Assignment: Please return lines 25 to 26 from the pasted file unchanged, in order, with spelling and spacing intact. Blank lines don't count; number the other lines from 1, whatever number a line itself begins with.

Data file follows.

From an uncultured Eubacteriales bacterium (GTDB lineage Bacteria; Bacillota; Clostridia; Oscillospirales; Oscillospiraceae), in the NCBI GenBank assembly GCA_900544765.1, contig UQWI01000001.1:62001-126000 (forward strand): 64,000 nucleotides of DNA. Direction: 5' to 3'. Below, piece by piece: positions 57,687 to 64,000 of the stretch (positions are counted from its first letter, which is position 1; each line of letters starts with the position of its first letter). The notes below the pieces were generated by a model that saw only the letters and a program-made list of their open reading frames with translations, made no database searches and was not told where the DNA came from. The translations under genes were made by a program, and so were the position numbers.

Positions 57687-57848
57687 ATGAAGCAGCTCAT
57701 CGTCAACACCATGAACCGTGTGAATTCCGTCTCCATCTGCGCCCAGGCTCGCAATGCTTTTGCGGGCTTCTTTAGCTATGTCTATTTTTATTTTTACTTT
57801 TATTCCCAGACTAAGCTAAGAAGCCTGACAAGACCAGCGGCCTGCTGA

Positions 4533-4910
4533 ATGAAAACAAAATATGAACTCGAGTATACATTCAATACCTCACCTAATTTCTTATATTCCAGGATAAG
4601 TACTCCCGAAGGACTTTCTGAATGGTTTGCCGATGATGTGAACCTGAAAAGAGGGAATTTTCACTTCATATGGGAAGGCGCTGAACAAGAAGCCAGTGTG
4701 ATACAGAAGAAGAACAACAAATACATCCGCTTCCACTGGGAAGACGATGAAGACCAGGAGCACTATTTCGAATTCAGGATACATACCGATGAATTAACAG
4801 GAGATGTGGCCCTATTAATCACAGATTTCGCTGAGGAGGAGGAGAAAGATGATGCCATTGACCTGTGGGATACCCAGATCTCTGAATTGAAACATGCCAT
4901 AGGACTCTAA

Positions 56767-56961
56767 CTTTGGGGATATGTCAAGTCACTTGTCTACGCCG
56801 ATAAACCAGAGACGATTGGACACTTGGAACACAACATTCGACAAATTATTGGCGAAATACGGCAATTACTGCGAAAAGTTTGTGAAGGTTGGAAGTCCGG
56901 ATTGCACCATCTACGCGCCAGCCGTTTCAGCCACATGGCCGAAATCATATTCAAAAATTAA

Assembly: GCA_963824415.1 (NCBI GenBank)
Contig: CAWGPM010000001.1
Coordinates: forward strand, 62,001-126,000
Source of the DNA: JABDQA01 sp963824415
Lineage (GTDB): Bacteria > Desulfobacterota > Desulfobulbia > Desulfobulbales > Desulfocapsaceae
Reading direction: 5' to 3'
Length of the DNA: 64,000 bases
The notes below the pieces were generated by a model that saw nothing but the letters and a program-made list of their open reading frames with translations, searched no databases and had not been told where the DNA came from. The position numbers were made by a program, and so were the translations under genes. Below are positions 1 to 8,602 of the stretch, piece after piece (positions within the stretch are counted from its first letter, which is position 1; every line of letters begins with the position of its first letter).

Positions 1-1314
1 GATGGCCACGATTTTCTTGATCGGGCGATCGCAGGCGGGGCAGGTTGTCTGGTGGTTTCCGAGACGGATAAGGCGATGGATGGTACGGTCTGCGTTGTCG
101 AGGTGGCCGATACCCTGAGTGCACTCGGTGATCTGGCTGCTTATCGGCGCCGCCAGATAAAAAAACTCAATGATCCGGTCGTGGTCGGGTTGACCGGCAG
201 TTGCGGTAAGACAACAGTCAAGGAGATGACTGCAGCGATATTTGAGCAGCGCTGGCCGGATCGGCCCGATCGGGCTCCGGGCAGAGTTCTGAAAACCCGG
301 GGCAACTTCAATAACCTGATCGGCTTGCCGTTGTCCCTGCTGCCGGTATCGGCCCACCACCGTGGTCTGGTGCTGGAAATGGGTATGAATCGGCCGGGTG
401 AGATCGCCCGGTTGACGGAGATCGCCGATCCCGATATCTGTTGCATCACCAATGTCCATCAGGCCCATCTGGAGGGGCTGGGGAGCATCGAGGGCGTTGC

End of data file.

1 GATGGCCACGATTTTCTTGATCGGGCGATCGCAGGCGGGGCAGGTTGTCTGGTGGTTTCCGAGACGGATAAGGCGATGGATGGTACGGTCTGCGTTGTCG
101 AGGTGGCCGATACCCTGAGTGCACTCGGTGATCTGGCTGCTTATCGGCGCCGCCAGATAAAAAAACTCAATGATCCGGTCGTGGTCGGGTTGACCGGCAG